By the way, I broke my news-junkie habit years ago and have found that any time something of import has happened, someone always tells me during a conversation, or I hear about it on a comedy program, so that pesky fear of missing out isn’t even a real fear. I still know what’s going on, even though I don’t seek it out specifically.
Technology has greatly intensified FOMO and negative energy we encounter. Move your social media app buttons off your home page. Turn off breaking news alerts. Unsubscribe from social media that triggers you or is depressing. All of these steps lead to requiring that you make a conscious decision to open news or social media versus an automatic habit based on FOMO. Keep newsletter subscriptions only for positive or useful information. Unfriend or unfollow people who rant and rave. I’m always surprised when people talk about all of the negativity they encounter on social media because I never do, but I mindfully follow, like or friend only those who focus on either positive information or that offer solutions or calls to action for the improvement of negative situations.
When you practice JOMO, you’ll have more free time because you eliminate the wasted time scrolling through screens you don’t really need to see and you’ll feel better by skipping a lot of the negativity out there. Be intentional with your technology use and observe how you begin to move from FOMO to the more peaceful state of JOMO.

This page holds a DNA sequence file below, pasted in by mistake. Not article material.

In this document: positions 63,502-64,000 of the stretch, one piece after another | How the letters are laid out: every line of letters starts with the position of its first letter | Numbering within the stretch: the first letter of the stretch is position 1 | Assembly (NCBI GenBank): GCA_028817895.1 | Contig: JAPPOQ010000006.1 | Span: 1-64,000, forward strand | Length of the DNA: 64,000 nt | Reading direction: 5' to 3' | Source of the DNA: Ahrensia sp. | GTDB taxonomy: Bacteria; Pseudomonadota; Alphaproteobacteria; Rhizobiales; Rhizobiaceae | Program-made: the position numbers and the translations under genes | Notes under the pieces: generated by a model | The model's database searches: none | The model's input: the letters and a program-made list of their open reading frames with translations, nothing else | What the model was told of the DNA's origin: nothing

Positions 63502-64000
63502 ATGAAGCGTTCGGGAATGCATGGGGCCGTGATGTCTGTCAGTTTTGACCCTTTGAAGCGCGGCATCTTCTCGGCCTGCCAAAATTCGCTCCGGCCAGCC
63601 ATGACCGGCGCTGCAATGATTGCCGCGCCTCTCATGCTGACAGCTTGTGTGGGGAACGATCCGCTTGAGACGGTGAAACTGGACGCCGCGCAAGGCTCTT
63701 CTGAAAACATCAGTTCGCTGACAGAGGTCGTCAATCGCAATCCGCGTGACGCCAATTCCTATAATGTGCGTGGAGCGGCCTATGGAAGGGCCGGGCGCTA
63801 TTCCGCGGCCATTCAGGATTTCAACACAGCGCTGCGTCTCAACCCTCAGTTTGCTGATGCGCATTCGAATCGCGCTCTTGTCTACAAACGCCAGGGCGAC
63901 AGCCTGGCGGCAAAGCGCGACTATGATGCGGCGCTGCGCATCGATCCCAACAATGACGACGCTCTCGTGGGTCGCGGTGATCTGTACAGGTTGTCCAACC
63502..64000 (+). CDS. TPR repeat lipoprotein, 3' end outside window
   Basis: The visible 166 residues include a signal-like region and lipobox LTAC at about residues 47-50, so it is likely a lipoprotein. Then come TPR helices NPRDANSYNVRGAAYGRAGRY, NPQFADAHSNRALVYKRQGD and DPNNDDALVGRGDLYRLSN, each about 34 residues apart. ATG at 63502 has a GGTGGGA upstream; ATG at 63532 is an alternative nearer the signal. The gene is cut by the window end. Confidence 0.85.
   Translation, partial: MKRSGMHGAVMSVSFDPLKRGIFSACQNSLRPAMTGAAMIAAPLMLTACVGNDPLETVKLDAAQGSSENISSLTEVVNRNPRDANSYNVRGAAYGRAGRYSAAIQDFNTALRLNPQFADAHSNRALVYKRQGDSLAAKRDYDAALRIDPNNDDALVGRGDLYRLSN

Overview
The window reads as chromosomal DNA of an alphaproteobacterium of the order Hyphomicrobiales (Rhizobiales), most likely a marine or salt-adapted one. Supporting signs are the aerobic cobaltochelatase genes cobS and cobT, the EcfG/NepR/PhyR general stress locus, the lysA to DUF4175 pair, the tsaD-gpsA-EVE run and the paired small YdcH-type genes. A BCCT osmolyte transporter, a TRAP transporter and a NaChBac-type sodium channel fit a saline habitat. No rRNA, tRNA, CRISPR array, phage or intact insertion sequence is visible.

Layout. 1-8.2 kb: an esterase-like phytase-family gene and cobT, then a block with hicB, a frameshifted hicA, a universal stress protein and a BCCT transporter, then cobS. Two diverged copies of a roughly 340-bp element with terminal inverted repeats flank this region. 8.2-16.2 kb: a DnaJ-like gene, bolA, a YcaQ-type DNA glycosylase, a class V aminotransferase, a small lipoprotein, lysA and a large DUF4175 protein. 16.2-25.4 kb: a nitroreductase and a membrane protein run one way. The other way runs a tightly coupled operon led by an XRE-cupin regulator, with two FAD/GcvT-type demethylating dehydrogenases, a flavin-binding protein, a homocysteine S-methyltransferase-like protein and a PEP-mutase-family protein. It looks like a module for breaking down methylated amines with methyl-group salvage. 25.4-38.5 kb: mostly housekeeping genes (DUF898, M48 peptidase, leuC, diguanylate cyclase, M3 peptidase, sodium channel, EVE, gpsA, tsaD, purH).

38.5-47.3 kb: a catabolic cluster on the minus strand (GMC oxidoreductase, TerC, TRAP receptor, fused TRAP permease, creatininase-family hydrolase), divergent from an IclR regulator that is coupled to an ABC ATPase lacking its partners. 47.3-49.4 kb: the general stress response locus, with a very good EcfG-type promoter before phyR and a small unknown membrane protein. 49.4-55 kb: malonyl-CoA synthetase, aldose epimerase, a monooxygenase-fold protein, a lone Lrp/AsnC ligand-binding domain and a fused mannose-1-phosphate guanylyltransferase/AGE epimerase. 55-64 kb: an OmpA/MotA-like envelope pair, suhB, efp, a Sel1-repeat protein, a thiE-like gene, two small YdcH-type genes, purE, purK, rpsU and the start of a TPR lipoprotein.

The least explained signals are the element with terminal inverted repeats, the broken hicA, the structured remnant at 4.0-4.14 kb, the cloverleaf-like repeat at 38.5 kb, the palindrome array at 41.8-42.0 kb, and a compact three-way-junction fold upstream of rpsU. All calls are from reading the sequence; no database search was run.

Slowing down, relaxing, doing nothing some of the time…these all lead to increased productivity, clarity in thinking, better emotional self-regulation, and boosted creativity. Ever notice how your best ideas pop into your head in the shower? That’s because you’re relaxed and doing very little brain processing.
Henry David Thoreau said, “Wealth is the ability to fully experience life.”
As with any change, it’s always best to start with baby steps. Just set aside a little time each day to practice JOMO. And before reconnecting, get in the practice of first taking a deep breath and asking yourself if going online or using your device for other purposes is going to help you feel more relaxed and centered or is it going to make you feel distracted or drained.
So be joyful. Live in the moment. Connect with people in person instead of just through a device. Experience the whole mess of life. And for goodness’ sake, when you’re on vacation, disconnect from work. The word vacation is derived from the Latin vacare, which means “be unoccupied.” In other words, a human being instead of a human doing.